One hundred eighty-four children who had SDH and were younger than 2 years of age were included. Their median age was 5.8 months (range 5 days–23 months), and 70% of the children were male. On admission CT scans, the SDH was bilateral in 52% of cases and homogeneously hypodense in 77%. Neurosurgical treatment was undertaken in 111 children (60%) with an admission Glasgow Coma Scale score of 12 or less, bulging fontanels, or other signs suggestive of intracranial hypertension. The first surgical option was craniotomy in 1.8% (2) of these 111 cases, decompressive craniectomy in 1.8% (2), transcutaneous subdural puncture in 15% (17), external subdural drainage in 16% (18), subdural-subgaleal shunt placement in 17% (19), and subdural-peritoneal shunt placement in 48% (53). In 82% of the children initially treated with transcutaneous subdural puncture and in 50% of those treated with external subdural drainage, increase or persistence of the SDH, CSF or skin infection, or shunt system malfunction was observed and further surgical intervention was required. There was a 26% rate of complications in patients initially treated with a subdural-peritoneal shunt. Although 52% of the patients had bilateral SDH, bilateral drainage was only required in 9.4%.

Conclusions

The choice of treatment should be determined by the clinical and radiological characteristics of the individual case. Although effective on an emergency basis, subdural puncture and external subdural drainage are frequently insufficient to obtain complete resolution of SDH, and temporary placement of a subdural-peritoneal shunt is needed in most cases.

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Julius Dengler, Daniel Rüfenacht, Bernhard Meyer, Veit Rohde, Matthias Endres, Pavlina Lenga, Konstantin Uttinger, Viktoria Rücker, Maria Wostrack, Adisa Kursumovic, Bujung Hong, Dorothee Mielke, Nils Ole Schmidt, Jan-Karl Burkhardt, Philippe Bijlenga, Edoardo Boccardi, Christophe Cognard, Peter U. Heuschmann, Peter Vajkoczy and On behalf of the Giant Intracranial Aneurysm Study Group

OBJECTIVE

Clinical evidence on giant intracranial aneurysms (GIAs), intracranial aneurysms with a diameter of at least 25 mm, is limited. The authors aimed to investigate the natural history, case fatality, and treatment outcomes of ruptured and unruptured GIAs.

METHODS

In this international observational registry study, patients with a ruptured or unruptured GIA received conservative management (CM), surgical management (SM), or endovascular management (EM). The authors investigated rupture rates and case fatality.

RESULTS

The retrospective cohort comprised 219 patients with GIAs (21.9% ruptured GIAs and 78.1% unruptured GIAs) whose index hospitalization occurred between January 2006 and November 2016. The index hospitalization in the prospective cohort (362 patients with GIAs [17.1% ruptured and 82.9% unruptured]) occurred between December 2008 and February 2017. In the retrospective cohort, the risk ratio for death at a mean follow-up of 4.8 years (SD 2.2 years) after CM, compared with EM and SM, was 1.63 (95% CI 1.23–2.16) in ruptured GIAs and 3.96 (95% CI 2.57–6.11) in unruptured GIAs. In the prospective cohort, the 1-year case fatality in ruptured GIAs/unruptured GIAs was 100%/22.0% during CM, 36.0%/3.0% after SM, and 39.0%/12.0% after EM. Corresponding 1-year rupture rates in unruptured GIAs were 25.0% during CM, 1.2% after SM, and 2.5% after EM. In unruptured GIAs, the HR for death within the 1st year in patients with posterior circulation GIAs was 6.7 (95% CI 1.5–30.4, p < 0.01), with patients with a GIA at the supraclinoid internal carotid artery as reference. Different sizes of unruptured GIAs were not associated with 1-year case fatality.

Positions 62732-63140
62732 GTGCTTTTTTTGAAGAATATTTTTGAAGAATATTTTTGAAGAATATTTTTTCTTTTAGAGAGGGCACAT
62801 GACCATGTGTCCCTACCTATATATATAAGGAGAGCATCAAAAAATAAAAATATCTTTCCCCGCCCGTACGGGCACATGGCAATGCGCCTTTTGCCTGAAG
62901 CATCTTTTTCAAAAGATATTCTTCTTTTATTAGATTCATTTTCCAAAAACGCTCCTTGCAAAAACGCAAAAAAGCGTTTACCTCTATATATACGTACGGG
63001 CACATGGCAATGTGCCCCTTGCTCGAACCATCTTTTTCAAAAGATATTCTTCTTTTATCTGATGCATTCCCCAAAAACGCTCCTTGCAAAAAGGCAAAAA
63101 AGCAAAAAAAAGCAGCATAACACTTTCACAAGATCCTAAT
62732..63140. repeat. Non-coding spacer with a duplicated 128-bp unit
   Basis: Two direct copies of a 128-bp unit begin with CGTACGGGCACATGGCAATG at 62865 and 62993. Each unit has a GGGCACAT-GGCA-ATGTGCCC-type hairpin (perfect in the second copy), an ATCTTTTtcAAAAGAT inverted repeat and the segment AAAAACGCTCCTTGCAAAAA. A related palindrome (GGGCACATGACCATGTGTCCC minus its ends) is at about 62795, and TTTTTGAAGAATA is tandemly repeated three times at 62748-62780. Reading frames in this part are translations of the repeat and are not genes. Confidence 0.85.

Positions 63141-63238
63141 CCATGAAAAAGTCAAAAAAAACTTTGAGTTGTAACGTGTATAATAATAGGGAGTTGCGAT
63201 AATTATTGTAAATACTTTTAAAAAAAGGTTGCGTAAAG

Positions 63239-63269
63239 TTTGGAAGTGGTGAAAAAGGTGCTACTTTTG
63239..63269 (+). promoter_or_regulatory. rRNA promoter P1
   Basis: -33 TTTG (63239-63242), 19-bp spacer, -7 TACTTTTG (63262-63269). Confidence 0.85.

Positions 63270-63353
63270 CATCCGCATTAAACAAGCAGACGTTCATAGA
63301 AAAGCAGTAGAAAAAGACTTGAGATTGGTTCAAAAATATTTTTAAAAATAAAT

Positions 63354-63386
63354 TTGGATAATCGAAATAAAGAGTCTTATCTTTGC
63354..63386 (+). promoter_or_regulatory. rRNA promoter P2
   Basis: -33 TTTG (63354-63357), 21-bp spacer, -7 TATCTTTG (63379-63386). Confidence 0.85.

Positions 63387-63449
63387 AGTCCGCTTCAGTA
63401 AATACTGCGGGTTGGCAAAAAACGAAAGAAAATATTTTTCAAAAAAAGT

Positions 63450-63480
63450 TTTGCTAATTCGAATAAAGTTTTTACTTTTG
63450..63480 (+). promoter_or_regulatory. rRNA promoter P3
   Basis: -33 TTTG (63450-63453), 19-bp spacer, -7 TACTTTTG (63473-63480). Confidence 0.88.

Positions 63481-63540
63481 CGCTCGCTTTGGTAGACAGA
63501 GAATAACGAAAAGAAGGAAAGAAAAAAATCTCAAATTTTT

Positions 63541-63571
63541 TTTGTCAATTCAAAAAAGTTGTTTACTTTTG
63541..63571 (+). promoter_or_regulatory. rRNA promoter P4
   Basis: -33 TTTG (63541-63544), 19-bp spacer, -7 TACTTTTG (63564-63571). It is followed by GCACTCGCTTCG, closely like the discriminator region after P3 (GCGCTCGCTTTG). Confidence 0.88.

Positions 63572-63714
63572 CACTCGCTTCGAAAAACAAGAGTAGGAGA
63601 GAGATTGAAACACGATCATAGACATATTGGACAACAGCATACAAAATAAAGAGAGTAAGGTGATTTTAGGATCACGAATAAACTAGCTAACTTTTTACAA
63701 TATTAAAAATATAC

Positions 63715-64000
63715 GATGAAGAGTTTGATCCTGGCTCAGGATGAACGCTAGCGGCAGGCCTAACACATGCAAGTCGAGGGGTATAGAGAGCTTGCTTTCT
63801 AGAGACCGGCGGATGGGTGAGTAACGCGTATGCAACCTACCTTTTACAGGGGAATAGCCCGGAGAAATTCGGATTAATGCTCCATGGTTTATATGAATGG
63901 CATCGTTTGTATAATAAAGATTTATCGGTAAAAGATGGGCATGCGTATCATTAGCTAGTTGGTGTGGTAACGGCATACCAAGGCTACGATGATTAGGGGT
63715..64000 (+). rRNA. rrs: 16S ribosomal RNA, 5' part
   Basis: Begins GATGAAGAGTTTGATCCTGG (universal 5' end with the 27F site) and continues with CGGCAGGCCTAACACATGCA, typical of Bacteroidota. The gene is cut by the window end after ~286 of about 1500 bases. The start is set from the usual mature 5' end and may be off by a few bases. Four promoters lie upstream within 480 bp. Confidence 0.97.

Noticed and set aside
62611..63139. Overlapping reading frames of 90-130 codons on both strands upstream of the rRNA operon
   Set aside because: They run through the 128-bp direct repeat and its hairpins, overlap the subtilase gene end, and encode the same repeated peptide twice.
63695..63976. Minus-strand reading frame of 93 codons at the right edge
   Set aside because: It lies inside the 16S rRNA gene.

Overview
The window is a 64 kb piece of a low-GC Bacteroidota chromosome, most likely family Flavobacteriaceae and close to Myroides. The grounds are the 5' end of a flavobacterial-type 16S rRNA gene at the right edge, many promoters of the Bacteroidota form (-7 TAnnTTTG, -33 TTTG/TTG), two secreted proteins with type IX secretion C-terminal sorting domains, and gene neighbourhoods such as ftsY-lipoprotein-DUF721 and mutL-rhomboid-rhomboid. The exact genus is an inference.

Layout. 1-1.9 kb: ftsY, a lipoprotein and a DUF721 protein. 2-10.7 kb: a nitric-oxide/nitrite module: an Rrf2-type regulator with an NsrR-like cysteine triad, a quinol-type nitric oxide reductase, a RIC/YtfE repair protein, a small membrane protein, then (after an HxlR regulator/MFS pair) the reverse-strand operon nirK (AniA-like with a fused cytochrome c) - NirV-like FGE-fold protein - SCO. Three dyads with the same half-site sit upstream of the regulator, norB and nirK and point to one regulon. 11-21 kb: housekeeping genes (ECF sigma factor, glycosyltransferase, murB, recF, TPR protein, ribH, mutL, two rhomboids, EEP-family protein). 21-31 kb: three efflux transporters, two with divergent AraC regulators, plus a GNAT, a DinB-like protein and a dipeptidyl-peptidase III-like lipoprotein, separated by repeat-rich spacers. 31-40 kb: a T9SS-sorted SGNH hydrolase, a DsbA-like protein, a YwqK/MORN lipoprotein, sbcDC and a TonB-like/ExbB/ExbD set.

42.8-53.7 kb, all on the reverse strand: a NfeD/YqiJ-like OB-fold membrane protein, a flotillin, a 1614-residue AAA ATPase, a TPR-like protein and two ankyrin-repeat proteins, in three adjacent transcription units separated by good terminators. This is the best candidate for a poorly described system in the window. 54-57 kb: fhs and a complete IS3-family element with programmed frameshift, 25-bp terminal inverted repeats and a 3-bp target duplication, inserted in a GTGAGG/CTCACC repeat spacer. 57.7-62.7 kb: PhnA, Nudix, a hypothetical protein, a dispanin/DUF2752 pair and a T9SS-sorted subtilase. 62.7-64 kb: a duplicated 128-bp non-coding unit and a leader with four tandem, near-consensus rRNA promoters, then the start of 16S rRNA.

CONCLUSIONS

Rupture rates for unruptured GIAs were high, and the natural history and treatment outcomes for ruptured GIAs were poor. Patients undergoing SM or EM showed lower case fatality and rupture rates than those undergoing CM. This difference in outcome may in part be influenced by patients in the CM group having been found poor candidates for SM or EM.

Clinical trial registration no.: NCT02066493 (clinicaltrials.gov)

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Sarah Stricker, Grégoire Boulouis, Sandro Benichi, Florent Gariel, Lorenzo Garzelli, Kevin Beccaria, Anais Chivet, Timothee de Saint Denis, Syril James, Giovanna Paternoster, Michel Zerah, Marie Bourgeois, Nathalie Boddaert, Francis Brunelle, Philippe Meyer, Stephanie Puget, Olivier Naggara and Thomas Blauwblomme

OBJECTIVE

Hydrocephalus is a strong determinant of poor neurological outcome after intracerebral hemorrhage (ICH). In children, ruptured brain arteriovenous malformations (bAVMs) are the dominant cause of ICH. In a large prospective cohort of pediatric patients with ruptured bAVMs, the authors analyzed the rates and predictive factors of hydrocephalus requiring acute external ventricular drainage (EVD) or ventriculoperitoneal shunt (VPS).

METHODS

The authors performed a single-center retrospective analysis of the data from a prospectively maintained database of children admitted for a ruptured bAVM since 2002. Admission clinical and imaging predictors of EVD and VPS placement were analyzed using univariate and multivariate statistical models.

RESULTS

Among 114 patients (mean age 9.8 years) with 125 distinct ICHs due to ruptured bAVM, EVD and VPS were placed for 55/125 (44%) hemorrhagic events and 5/114 patients (4.4%), respectively. A multivariate nominal logistic regression model identified low initial Glasgow Coma Scale (iGCS) score, hydrocephalus on initial CT scan, the presence of intraventicular hemorrhage (IVH), and higher modified Graeb Scale (mGS) score as strongly associated with subsequent need for EVD (all p < 0.001). All children who needed a VPS had initial hydrocephalus requiring EVD and tended to have higher mGS scores.

CONCLUSIONS

In a large cohort of pediatric patients with ruptured bAVM, almost half of the patients required EVD and 4.4% required permanent VPS. Use of a low iGCS score and a semiquantitative mGS score as indicators of the IVH burden may be helpful for decision making in the emergency setting and thus improve treatment.

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Oral Presentations

2010 AANS Annual Meeting Philadelphia, Pennsylvania May 1–5, 2010